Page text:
6 reasons to visit St Lucia in the Caribbean

Loved by celebrities and adventurers alike, this Caribbean island is a paradise for every type of traveller.

For Matt Damon it has been the perfect spot to renew his wedding vows, Oprah Winfrey lists it as one of the top places to see in your lifetime and singer Ellie Golding is "in awe" of its beauty – St Lucia in the sun-soaked eastern Caribbean has impressed many of the world’s rich and famous while also attracting adventurers from around the globe.

With pristine beaches aplenty, picturesque green hillsides, high-end resorts and excellent cuisine, the island is the perfect holiday retreat for beachgoers, nature lovers, foodies and honeymooners alike. Here is what makes the tropical paradise so special:

1. For fine beaches and great snorkelling

Although St Lucia is a volcanic island, the beaches are fine and sandy – never mind some of the grains are imported from abroad. All beaches on St Lucia, including those that are part of 5-star hotels, are open to the public. One of the most famous beaches, Sugar Beach is spectacularly nestled between the two Pitons at the southwest coast. The bay, a former sugar cane plantation, offers emerald waters, soft white sand and lush rainforest overlooked by the Viceroy luxury resort.

Sugar loaf beach (Image: Inga Locmele/Shutterstock)Inga Locmele/Shutterstock

The reef to the northern side of the bay is a protected area and therefore one of the island’s best snorkelling spots with a colourful underwater world. Close to the surface you can expect to see shimmering parrotfish, striped sergeant major and trumpetfish amid corals. Sea urchins cling to the reef and slippery moray eels peek out from their hiding holes. If you’re very lucky, you’ll even be accompanied by endangered sea turtles that nest around the island’s beaches.

Snorkelling in Saint LuciaBlueOrange Studio/Shutterstock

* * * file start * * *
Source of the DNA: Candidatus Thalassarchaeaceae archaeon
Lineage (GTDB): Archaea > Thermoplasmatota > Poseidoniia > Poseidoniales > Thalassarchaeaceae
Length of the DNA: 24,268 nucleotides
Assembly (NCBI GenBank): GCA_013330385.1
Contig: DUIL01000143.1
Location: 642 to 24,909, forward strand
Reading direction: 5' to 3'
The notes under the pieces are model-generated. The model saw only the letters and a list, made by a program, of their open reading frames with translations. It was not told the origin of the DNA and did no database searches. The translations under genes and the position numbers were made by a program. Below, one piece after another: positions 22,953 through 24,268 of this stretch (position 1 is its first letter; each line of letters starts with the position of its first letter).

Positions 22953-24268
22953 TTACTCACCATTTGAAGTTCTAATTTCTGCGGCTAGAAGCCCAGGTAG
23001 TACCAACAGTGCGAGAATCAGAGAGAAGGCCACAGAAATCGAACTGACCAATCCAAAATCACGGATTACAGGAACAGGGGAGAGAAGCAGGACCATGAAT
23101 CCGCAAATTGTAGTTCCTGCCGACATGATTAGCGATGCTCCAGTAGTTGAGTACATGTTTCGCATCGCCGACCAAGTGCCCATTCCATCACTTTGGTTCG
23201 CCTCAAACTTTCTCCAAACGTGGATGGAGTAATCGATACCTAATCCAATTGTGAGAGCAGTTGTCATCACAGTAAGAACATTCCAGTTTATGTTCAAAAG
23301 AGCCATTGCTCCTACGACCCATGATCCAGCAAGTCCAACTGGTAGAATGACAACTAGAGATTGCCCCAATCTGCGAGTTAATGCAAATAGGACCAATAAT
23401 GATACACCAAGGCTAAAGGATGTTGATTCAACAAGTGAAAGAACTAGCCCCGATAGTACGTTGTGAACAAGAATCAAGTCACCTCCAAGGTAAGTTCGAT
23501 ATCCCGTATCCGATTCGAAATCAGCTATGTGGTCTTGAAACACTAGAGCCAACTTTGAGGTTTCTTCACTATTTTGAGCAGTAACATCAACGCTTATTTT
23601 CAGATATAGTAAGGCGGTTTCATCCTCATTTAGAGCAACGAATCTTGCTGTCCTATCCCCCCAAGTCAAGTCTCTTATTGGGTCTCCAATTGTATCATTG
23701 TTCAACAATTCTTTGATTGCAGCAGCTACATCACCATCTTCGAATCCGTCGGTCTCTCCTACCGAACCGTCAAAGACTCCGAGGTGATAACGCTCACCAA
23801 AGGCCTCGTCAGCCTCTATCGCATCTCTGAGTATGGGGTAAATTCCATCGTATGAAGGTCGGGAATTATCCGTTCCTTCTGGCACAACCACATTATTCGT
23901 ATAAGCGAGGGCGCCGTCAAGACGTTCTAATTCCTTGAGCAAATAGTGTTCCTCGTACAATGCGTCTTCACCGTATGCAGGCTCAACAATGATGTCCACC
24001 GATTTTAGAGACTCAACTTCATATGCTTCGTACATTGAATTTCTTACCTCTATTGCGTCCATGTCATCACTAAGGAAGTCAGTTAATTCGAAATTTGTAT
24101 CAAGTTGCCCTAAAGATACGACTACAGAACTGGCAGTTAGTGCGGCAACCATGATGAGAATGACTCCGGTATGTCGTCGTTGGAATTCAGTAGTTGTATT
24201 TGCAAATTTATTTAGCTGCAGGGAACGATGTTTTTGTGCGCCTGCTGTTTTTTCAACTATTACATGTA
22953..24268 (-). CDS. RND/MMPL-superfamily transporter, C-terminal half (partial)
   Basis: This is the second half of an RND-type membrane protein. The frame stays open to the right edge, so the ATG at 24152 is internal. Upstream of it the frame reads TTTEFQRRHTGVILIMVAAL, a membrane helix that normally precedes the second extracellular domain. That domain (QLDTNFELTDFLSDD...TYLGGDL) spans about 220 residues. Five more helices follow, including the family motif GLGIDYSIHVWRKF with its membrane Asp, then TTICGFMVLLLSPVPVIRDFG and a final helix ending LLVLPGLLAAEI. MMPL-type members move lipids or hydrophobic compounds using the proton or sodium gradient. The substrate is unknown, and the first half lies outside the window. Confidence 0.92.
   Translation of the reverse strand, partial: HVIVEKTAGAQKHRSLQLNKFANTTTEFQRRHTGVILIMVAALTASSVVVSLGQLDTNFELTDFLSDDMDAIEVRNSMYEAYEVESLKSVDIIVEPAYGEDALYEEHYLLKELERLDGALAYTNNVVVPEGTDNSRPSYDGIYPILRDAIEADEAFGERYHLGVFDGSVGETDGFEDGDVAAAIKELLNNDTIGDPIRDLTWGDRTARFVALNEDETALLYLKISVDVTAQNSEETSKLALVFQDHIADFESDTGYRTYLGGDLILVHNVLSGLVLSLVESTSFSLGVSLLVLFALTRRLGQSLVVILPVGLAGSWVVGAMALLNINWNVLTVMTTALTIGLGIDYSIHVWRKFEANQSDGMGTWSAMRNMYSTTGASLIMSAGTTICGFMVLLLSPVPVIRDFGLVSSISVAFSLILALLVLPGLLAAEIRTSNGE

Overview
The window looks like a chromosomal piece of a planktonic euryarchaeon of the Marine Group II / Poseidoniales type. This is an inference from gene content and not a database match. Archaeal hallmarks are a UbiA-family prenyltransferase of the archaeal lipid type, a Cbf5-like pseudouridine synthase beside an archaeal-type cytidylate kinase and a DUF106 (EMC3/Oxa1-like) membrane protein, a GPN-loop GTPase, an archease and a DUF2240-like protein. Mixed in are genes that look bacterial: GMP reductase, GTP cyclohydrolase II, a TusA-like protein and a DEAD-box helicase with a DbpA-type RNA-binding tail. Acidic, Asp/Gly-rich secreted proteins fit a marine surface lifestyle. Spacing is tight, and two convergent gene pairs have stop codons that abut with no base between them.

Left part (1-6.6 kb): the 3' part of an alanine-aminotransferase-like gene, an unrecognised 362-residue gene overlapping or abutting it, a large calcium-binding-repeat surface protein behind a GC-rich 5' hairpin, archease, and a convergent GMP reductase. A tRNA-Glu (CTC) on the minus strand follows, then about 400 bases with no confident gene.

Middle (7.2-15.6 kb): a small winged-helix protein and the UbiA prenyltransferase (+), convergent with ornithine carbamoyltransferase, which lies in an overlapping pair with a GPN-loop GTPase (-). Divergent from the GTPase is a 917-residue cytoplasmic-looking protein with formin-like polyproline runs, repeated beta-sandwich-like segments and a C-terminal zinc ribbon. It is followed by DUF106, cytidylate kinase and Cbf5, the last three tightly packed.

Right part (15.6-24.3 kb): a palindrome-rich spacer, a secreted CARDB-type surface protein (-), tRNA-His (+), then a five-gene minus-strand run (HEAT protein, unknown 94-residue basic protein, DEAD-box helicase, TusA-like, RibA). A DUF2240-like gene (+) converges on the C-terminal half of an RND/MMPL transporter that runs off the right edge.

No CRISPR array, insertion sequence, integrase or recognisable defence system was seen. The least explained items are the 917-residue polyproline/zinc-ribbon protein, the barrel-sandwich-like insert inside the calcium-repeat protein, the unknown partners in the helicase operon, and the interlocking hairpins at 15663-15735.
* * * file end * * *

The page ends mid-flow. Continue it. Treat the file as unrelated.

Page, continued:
Another snorkelling paradise with an even larger reef is Anse Chastanet, a bay protected by high cliffs with a pristine beach stretched out in front of the resort of the same name just north of Soufrière town on the west coast.

READ MORE: 50 unexpected Caribbean adventures

Further north, the natural harbour of Marigot Bay is dotted with yachts and catamarans and beautifully surrounded by hills and towering palm trees. Reduit Beach on bustling Rodnay Bay offers five miles of white sand, the biggest and most popular beach on the island.

Marigot Bay, Saint Lucia (Image: Simon Dannhauer/Shutterstock)Simon Dannhauer/Shutterstock

If you prefer a quieter and less crowded place in the north, head to Pigeon Island where you can see the historic Fort Rodney ruins and spot Martinique in the distance.

2. For extra-special hotels 

From family-run guesthouses to 5-star hotels, there are accommodation options for every budget. If your dream is a luxury holiday with the utmost comfort and privacy, Serenity at Coconut Bay is the ultimate escape. Opened in 2017, the adults-only resort offers 36 spacious suites hidden among lush vegetation with private plunge-pool and 24-hour butler service – take a break from everyday life while sipping a cocktail in your private hammock-for-two under coconut palms.

Serenity at Coconut Bay (Image: Courtesy of Serenity at Coconut Bay)Courtesy of Serenity at Coconut Bay

Situated only a few footsteps from the white sand of Anse de Sables Beach (Sandy Beach) on St Lucia’s south coast, you have a picture-perfect mile-long beach to enjoy and can book a private beach cabana overlooking the crystal-clear waters. There’s a range of activities such as kitesurfing, tennis or kayaking on offer, and for a romantic dinner experience you can have the chef’s Caribbean-inspired gourmet cuisine served in-suite or at the oceanfront.

Perfect to unwind, the spa treatments are also available in your suite or to the sound of the sea behind the beach. 

Even Prince Charles seemed impressed, when he visited the all-inclusive resort on his Caribbean tour with the Duchess of Cornwall in March 2019.

A plunge pool suite at the Serenity at Coconut Bay hotel (Image: Courtesy of Serenity at Coconut Bay)Courtesy of Serenity at Coconut Bay

3. To have a mud bath in the world’s only drive-in volcano

There’s no nice way to say it … this place stinks! But still, it is great fun. Located in the jagged hillside of a dormant volcano, Sulphur Springs calls itself the world’s only “drive-in volcano”. There isn’t a classic crater or any lava fields here, just a smelly sulphur steam soaring out of the ground and boiling mud you can bathe in. Both well worth a visit.